Tying Glass Bead Flies
Author: Joe J. Warren
Reviewed by Bruce E. Harang If you are like me, when glass beads came upon the fly tying scene a few years ago, you passed them by. Or, if you did anything with glass beads, it was to add a iridescent bead to the body of caddis emerger patterns. After a few outings the flies got pushed into a forgotten corner of the fly box and the beads got lost in the fly tying materials storage boxes. After a few articles in the fly fishing periodicals, the few published glass bead patterns seemingly disappeared.
With the publication of Joe J. Warren's book on tying with glass beads this has all changed. Now the innovative fly tyer has a cornerstone work to use in his pursuit of better flies using this modern form of an old material, glass beads. More particularly, "seed" and "pebble" beads. These beads range in size from approximately 1/16" to 5mm OD beads. Surprisingly, these beads fit on hooks from size 28 to over 1/0 and are strong enough for use in all forms of fly fishing if properly mounted on the hook.
The book is well organized into chapters on Materials, Single Bead Flies, Bead-Body Flies, Dressed Bead-Body Flies, Extended Bead-Body Flies, Imitations of Naturals, Searching Flies, Flies for Anadromous Fish, and Saltwater Flies. Each chapter dealing with a type of bead fly starts with overview of that particular style of fly and then gives explicit tying instructions of several patterns utilizing the particular style. The instructions include both well written text and excellent step-by-step photographs.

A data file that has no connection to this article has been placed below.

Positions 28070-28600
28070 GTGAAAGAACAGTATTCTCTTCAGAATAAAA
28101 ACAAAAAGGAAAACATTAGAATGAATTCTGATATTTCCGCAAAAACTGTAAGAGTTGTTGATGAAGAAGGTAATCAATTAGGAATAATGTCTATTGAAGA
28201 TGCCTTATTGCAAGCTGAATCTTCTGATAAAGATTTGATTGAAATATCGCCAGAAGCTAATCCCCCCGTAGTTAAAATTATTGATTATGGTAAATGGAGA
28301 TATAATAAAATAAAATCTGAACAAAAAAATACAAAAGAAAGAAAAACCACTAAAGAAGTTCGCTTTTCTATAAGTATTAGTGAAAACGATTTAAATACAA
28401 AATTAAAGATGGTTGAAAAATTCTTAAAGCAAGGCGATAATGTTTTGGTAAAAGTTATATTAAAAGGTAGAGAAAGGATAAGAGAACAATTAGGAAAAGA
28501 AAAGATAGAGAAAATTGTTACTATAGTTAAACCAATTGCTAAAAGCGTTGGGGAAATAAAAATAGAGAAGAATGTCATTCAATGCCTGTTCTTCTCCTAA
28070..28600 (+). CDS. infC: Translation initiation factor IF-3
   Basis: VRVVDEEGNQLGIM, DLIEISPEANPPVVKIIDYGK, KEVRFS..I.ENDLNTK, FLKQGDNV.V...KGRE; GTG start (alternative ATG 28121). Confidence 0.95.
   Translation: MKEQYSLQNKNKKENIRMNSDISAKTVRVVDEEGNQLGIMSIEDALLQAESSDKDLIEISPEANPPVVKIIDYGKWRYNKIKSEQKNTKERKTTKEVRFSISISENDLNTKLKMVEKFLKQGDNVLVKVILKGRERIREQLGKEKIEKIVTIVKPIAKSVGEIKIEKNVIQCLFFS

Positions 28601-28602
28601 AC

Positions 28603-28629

The chapters on Imitations of the Naturals provides pictures and recipes for 81 different Mayflies, Stoneflies, Caddisflies, Midges, Mosquitoes, Craneflies, Damelflies, Dragonflies, Crustaceans, Worms, Leeches, Terrestrials, and Fish Spawn. The chapter on Searching Flies provides pictures and recipes for 9 attractor patterns and 21 streamers. There are 51 patterns with pictures in the Anadromous Fish Flies chapter, and 20 saltwater patterns. Many of these are glass bead adaptations of well known and standard patterns, and many are new patterns developed for glass beads.
The book is hardbound with a spiral binding so that it may be laid flat on the tying table for easy reference. The photography is generally very good, though there are some sections which have photographs with busy backgrounds and strange lighting. Some of the full page photographs were clearly amateur snap shots, but overall the photography is very well done. The art work by Lee Clarke is exceptionally well done. And the book includes a color chart of beads showing a wide range of colors, and finishes, which will be most helpful and welcome to a fly tyer just getting started in using glass beads for fly tying.
Joe's writing style is clear, concise and his enthusiasm for the subject comes through clearly. He has not only brought excitement to glass bead fly tying, he has brought the original work of a good number of glass bead fly tyers to the forefront.
Overall, a book full of fly tying fun well worth adding to any fly tying library.